Review - BIRTHDAYS FOR THE DEAD, Stuart MacBride

Author Information
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Publication Details
Book Title: 
Birthdays for the Dead
ISBN: 
9780007344178
Series: 
Ash Henderson
Year of Publication: 
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Book Synopsis

The tabloids call him the Birthday Boy. He snatches girls just before their 13th birthdays. One year later the family get a homemade card in the post - 'HAPPY BIRTHDAY!!!' scrawled in blood-red ink above a Polaroid photograph of the missing girl. Detective Constable Ash Henderson is seconded to the investigation.

Book Review

Something went wrong in the reading universe a while ago and I missed that this had been sitting in the unread list, when I picked up and enjoyed the second in the series - A SONG FOR THE DYING.

Which weirdly turned out to be a good thing as an introduction to a new character and a new series, BIRTHDAYS FOR THE DEAD is not without problems.

MacBride is not the sort of writer who shilly-shally's around with reader sensitivies. So the fact the (fictional) victims here are children and the way that they die, and the torture inflicted on them and their families being particularly gruelling isn't really the issue (if you don't like graphic then you really shouldn't be reading MacBride's books). Nor is it a problem that Ash Henderson is a deeply flawed, odd sort of a character (if you don't like lunatic characters who come with a hefty dose of odd then you really shouldn't be reading MacBride's books). Alas the problems turned out to be considerably more fundamental. For a start Henderson refusing to acknowledge his very personal connection to these murders might have been in sync with a maverick sort of a personality, and yet, somehow it didn't come across as a personal vendetta, more a personal search for extreme punishment. Which was hard to read, hard to fathom, not so much hard to believe as hard to agree with. Add to that the slowness of the start and a certainly feeling of bogged down-ness which comes from Henderson's car crash life, and from the outset everything feels all out of wack.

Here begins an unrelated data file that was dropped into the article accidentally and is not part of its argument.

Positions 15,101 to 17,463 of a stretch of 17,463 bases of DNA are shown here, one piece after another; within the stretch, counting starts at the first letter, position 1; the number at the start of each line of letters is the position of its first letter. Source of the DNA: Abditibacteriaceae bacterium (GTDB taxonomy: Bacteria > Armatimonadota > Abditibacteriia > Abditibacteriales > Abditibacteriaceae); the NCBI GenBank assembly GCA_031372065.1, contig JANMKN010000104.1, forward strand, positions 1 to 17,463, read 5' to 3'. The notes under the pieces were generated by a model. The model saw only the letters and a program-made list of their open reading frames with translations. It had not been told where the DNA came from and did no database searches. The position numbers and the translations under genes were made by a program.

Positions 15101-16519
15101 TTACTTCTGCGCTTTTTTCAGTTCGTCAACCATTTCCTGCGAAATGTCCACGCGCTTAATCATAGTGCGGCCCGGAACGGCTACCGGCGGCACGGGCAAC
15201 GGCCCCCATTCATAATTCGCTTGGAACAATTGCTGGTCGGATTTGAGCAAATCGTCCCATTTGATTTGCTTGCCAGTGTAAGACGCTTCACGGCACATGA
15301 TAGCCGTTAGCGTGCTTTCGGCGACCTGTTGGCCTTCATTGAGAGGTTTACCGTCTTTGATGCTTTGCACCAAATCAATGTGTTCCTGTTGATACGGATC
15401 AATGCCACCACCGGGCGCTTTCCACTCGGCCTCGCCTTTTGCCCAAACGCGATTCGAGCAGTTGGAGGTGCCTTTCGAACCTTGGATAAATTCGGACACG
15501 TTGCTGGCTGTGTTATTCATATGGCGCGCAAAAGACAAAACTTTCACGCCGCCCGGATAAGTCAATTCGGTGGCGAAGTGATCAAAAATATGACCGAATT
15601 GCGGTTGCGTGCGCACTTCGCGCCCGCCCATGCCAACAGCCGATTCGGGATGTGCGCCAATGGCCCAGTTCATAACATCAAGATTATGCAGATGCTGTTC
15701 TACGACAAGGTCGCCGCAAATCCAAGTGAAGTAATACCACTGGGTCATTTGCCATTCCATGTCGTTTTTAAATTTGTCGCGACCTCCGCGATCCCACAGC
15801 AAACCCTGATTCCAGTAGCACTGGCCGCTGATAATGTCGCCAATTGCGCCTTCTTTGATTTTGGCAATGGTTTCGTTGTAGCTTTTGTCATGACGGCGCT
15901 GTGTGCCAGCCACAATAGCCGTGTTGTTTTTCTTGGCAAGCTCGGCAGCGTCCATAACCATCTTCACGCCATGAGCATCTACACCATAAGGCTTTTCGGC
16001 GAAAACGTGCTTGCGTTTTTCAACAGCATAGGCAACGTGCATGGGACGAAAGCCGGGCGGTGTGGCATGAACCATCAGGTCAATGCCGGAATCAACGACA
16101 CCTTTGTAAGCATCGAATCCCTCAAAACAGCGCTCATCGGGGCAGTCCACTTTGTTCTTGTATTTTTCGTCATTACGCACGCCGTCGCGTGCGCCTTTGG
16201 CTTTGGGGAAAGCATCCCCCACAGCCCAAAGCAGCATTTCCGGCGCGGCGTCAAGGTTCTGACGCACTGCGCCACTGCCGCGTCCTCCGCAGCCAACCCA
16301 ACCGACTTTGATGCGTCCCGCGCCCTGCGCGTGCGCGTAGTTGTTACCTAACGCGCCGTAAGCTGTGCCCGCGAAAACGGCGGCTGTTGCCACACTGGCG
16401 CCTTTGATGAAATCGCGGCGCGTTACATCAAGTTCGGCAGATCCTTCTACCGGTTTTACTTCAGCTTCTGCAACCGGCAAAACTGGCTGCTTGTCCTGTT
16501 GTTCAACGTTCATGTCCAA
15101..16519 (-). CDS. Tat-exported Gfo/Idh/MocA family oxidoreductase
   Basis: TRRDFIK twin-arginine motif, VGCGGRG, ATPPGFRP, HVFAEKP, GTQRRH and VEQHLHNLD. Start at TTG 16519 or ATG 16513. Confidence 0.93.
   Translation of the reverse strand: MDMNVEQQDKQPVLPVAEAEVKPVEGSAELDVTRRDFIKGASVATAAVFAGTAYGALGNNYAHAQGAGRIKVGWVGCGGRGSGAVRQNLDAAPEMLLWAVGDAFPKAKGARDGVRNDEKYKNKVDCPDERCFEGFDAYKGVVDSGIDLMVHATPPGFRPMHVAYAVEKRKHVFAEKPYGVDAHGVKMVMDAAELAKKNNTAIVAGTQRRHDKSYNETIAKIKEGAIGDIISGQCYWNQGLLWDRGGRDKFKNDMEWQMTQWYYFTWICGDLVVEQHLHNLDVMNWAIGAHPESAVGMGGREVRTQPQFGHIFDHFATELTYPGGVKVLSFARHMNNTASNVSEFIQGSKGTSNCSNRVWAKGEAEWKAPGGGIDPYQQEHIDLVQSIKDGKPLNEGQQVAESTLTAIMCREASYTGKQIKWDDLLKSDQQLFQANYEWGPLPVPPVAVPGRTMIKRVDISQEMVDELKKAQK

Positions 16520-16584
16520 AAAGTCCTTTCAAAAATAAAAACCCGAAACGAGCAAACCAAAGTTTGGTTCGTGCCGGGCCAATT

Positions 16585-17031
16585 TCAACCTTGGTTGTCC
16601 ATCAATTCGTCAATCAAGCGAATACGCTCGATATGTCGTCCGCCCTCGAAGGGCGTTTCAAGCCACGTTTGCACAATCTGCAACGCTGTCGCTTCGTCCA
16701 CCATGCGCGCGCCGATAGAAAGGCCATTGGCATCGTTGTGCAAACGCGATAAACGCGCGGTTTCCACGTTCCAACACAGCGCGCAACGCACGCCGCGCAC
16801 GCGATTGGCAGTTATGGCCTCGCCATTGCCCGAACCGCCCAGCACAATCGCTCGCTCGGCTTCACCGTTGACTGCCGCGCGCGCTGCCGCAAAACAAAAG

Which isn't improved as things get more dire and somehow Henderson becomes less and less convincing. As he becomes less convincing his sidekick for this outing - the "delightfully quirky" psychologist who just simply never shuts up just becomes more and more pointless which also didn't help. 

It's also much more obvious in the second book that what we have in Ash Henderson is a sort of anti-hero. A much different kettle of catfish than Logan from MacBride's other series after all, and that made sticking with this bloke, in this book a bit easier. Knowing he does eventually get his act together, and once the pace of the investigation improves and we get out from all the oh look at us stuff, then it certainly does start to show some glimmer of what is to come in the second book. 

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